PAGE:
College or School
B.S. in Physics
Faculty Research Advisor
Nuclear Magnetic Resonance (NMR) is a phenomenon within nuclear and particle physics that is used in Magnetic Resonance Imaging (MRI), quantum computing, chemistry, and nuclear and particle physics research. Typically, NMR systems cost thousands of dollars since it is typically done with high power magnets and/or extremely low temperatures, however, my research attempts to determine if an NMR signal at room temperature with a system that costs around $810 is possible. Data was recently obtained using a low-cost vector network analyzer (VNA) for multiple materials at 4 K, some of which includes a field around 1 T. From this, we can extract a conclusion as to whether our system has enough resolution to see this signal at room temperature. If this can be done, then schools with limited funding can host laboratory experiments with their students about a topic that is widely used throughout the field of science. An added component to my research is to try to cross compare NMR signals from a VNA to those from a Q-meter, which is the ‘gold standard’ tool for continuous wave NMR by the polarized target physics community, in order to determine if a VNA can be used for polarization enhancement measurements, where the NMR signal is dynamically increased by orders of magnitude.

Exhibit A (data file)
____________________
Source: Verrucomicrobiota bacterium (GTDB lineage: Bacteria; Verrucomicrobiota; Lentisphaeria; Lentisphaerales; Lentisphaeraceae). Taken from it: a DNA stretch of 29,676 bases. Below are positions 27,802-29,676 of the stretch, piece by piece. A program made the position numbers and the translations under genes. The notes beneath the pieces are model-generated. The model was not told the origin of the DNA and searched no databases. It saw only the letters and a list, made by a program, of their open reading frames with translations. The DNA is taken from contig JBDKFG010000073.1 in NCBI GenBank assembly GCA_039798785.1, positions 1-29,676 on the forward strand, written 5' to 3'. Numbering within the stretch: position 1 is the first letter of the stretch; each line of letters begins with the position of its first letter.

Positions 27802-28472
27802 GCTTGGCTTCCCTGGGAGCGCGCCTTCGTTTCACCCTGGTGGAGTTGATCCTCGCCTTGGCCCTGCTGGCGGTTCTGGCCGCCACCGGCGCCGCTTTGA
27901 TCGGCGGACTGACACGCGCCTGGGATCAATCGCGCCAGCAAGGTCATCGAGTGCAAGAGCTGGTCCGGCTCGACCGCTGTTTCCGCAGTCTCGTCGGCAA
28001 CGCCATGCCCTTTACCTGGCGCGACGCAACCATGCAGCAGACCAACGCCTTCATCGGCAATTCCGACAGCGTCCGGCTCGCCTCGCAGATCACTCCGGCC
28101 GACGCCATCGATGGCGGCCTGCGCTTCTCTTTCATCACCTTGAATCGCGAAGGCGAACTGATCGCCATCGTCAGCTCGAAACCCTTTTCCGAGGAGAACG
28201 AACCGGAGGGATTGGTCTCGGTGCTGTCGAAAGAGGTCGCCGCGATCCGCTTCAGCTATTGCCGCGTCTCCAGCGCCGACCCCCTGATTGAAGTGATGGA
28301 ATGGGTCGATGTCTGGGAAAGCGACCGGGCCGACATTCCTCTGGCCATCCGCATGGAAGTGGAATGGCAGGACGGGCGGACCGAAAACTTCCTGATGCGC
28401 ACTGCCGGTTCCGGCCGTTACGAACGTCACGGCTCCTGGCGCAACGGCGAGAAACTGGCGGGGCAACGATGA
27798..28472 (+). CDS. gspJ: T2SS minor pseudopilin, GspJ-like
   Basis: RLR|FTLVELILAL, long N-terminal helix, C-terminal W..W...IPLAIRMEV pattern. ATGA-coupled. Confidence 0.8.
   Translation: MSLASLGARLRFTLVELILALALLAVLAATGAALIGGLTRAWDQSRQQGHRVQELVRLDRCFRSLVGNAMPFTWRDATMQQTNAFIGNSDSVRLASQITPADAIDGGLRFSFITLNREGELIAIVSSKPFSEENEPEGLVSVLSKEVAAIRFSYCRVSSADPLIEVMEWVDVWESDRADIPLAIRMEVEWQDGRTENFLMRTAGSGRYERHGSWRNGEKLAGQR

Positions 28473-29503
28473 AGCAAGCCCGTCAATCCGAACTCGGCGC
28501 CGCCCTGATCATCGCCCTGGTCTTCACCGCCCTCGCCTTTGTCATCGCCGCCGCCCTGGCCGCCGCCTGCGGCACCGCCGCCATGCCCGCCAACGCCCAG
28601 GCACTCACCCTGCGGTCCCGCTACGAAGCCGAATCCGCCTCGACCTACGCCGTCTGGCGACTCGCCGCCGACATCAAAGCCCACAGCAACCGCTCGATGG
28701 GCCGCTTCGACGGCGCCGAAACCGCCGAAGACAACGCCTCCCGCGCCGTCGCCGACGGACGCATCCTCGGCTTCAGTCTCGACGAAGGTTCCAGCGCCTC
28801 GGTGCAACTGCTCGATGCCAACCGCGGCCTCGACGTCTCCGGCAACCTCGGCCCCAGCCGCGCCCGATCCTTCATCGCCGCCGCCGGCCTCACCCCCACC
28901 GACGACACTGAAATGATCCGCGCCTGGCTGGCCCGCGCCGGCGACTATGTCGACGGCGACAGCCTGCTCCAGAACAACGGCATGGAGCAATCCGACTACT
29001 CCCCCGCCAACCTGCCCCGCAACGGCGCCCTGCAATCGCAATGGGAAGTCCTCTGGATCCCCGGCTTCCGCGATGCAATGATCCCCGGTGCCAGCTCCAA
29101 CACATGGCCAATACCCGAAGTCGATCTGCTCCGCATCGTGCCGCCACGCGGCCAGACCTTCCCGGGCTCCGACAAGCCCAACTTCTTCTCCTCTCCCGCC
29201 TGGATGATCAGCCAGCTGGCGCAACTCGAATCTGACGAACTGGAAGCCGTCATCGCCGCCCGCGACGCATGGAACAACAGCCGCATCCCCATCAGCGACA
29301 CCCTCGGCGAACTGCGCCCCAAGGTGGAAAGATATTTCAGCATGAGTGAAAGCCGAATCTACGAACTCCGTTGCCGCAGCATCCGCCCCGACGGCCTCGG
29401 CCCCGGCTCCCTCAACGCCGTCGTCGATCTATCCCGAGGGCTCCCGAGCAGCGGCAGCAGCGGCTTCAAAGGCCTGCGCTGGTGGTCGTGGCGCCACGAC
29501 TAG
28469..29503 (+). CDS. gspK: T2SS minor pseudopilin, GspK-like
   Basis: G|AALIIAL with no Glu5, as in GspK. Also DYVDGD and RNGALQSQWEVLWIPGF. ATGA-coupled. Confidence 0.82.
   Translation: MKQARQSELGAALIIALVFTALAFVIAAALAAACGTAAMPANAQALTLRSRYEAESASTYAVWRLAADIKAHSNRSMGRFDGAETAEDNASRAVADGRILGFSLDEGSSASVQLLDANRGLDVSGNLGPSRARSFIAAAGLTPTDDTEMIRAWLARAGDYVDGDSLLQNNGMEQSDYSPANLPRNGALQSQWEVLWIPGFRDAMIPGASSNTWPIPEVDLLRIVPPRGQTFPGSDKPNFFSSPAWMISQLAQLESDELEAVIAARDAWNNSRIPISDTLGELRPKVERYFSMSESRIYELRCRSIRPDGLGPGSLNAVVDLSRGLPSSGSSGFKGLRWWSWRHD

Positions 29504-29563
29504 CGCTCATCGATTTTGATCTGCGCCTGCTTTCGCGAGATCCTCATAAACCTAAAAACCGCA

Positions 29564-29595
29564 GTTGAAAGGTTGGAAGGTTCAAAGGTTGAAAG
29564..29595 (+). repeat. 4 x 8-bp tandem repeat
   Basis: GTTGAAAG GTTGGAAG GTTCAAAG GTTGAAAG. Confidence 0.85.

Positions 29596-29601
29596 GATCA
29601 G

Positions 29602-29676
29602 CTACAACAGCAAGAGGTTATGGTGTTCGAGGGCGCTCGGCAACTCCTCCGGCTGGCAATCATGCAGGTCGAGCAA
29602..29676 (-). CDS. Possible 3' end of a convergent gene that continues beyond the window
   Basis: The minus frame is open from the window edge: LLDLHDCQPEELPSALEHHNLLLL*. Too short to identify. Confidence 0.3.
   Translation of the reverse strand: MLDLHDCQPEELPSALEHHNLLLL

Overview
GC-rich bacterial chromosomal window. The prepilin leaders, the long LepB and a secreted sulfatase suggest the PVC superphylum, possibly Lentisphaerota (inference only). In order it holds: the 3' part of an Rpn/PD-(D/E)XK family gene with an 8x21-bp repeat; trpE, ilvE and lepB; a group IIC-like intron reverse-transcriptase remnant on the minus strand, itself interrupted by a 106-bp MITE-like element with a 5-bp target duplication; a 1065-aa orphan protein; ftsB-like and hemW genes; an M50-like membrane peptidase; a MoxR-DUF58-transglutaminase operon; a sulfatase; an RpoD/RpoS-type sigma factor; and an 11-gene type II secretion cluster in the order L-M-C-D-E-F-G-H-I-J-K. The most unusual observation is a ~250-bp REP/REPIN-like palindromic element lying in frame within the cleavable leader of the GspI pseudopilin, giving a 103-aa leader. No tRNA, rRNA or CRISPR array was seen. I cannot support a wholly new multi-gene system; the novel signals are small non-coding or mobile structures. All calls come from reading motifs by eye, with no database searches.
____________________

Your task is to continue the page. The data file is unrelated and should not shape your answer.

Williams, Ryan, "Nuclear Magnetic Resonance with a Low-Cost Vector Network Analyzer" (2019). Undergraduate Research Conference (URC) Student Presentations. 454.